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The long-term prognostic impact of sentinel lymph node biopsy in patients with primary cutaneous melanoma: a prospective study with 10-year follow-up

Annals of Surgical Treatment and Research 2018년 95권 5호 p.286 ~ 296
KMID : 0371420180950050286
 ( Portinari Mattia ) - S. Anna University Hospital Department of Surgery

 ( Baldini Gabriele ) - Montreal General Hospital McGill University Health Centre Department of Anesthesia
 ( Guidoboni Massimo ) - Istituto Scientifico Romagnolo per lo Studio e la Cura dei Tumori Immunotherapy and Somatic Cell Therapy Unit
 ( Borghi Alessandro ) - S. Anna University Hospital Department of Medical Sciences
 ( Panareo Stefano ) - S. Anna University Hospital Department of Diagnostic Imaging
 ( Bonazza Simona ) - S. Anna University Hospital Department of Surgery
 ( Dionigi Gianlorenzo ) - University of Messina University Hospital G. Martino Department of Human Pathology
 ( Carcoforo Paolo ) - S. Anna University Hospital Department of Surgery

Abstract

Purpose: Sentinel lymph node (SLN) biopsy (SLNB) is widely accepted for staging of melanoma patients. It has been shown that clinico-pathological features such as Breslow thickness, ulceration, age, and sex are better predictors of relapse and survival than SLN status alone. The aims of this study were to evaluate the long-term (10-year) prognostic impact of SLNB and to determine predictive factors associated with SLN metastasis, relapse, and melanoma specific mortality (MSM).

Methods: This was a prospective observational study on 289 consecutive patients with primary cutaneous melanoma who underwent SLNB from January 2000 to December 2007, and followed until January 2014, at an Italian academic hospital.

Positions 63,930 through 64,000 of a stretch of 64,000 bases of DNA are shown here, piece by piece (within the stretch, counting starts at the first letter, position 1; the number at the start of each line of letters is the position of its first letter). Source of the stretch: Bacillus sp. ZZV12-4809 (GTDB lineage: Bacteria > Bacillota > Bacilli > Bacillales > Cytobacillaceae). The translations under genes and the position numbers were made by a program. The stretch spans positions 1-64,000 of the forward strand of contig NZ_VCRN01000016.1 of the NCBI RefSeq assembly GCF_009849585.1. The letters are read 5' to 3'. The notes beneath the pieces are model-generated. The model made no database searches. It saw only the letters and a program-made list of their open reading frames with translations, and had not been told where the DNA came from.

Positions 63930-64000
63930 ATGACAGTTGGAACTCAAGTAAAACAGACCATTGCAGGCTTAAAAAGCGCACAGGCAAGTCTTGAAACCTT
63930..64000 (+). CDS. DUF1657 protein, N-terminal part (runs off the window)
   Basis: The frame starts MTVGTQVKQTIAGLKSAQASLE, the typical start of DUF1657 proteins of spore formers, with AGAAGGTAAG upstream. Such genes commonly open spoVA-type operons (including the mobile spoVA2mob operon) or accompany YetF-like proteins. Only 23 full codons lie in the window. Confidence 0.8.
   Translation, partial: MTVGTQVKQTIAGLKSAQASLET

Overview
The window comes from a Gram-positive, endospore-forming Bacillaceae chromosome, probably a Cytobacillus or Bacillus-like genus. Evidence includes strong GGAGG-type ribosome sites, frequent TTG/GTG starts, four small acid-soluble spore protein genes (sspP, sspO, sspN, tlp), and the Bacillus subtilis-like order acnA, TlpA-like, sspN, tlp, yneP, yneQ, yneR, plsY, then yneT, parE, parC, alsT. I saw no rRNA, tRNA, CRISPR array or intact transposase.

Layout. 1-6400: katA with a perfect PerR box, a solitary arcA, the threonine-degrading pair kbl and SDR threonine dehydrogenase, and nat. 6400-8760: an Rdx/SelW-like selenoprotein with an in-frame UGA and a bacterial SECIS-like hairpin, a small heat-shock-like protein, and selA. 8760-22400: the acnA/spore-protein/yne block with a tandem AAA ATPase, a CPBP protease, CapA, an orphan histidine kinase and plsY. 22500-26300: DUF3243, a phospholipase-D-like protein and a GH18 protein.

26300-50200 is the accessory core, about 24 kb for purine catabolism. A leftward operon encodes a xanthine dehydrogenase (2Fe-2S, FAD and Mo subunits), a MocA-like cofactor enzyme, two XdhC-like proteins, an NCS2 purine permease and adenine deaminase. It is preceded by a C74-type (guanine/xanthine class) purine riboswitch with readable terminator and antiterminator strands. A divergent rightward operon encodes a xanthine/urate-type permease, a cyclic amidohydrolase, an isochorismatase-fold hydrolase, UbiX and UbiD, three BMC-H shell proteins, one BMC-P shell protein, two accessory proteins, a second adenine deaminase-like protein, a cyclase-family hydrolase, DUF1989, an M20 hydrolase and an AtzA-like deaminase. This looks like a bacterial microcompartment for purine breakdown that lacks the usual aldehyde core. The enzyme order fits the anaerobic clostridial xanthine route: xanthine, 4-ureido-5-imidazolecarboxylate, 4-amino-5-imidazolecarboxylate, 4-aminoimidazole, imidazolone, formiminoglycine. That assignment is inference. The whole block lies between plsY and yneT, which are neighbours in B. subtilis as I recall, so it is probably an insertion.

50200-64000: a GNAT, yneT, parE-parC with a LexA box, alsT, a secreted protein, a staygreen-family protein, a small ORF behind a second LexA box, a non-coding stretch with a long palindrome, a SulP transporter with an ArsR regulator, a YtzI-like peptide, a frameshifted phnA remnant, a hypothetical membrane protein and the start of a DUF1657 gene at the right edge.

Results: SLN was positive in 64 patients (22.1%). The median follow-up was 116 months (79?147 months). Ten-year disease-free survival and melanoma specific survival were poor in patients with positive SLN (58.7% and 66.4%, respectively). Only the increasing Breslow thickness resulted independently associated to an increased risk of SLN metastasis. Cox regression analysis showed that a Breslow thickness >2 mm was an independent predictor of relapse, and male sex and Breslow thickness >2 mm was a predictor of MSM. At 10 years, SLN metastasis was not significantly associated to either relapse or MSM.

Conclusion: After the fifth year of follow-up, SLN metastasis is not an independent predictive factor of relapse or mortality which are mainly influenced by the characteristics of the primary tumor and of the patient. Patients with a Breslow thickness >2 mm regardless of the SLN status should be considered at high risk for 10-year relapse and mortality.
KeyWords

Melanoma, Sentinel lymph node biopsy, Prospective studies, Survival analysis, Risk factors
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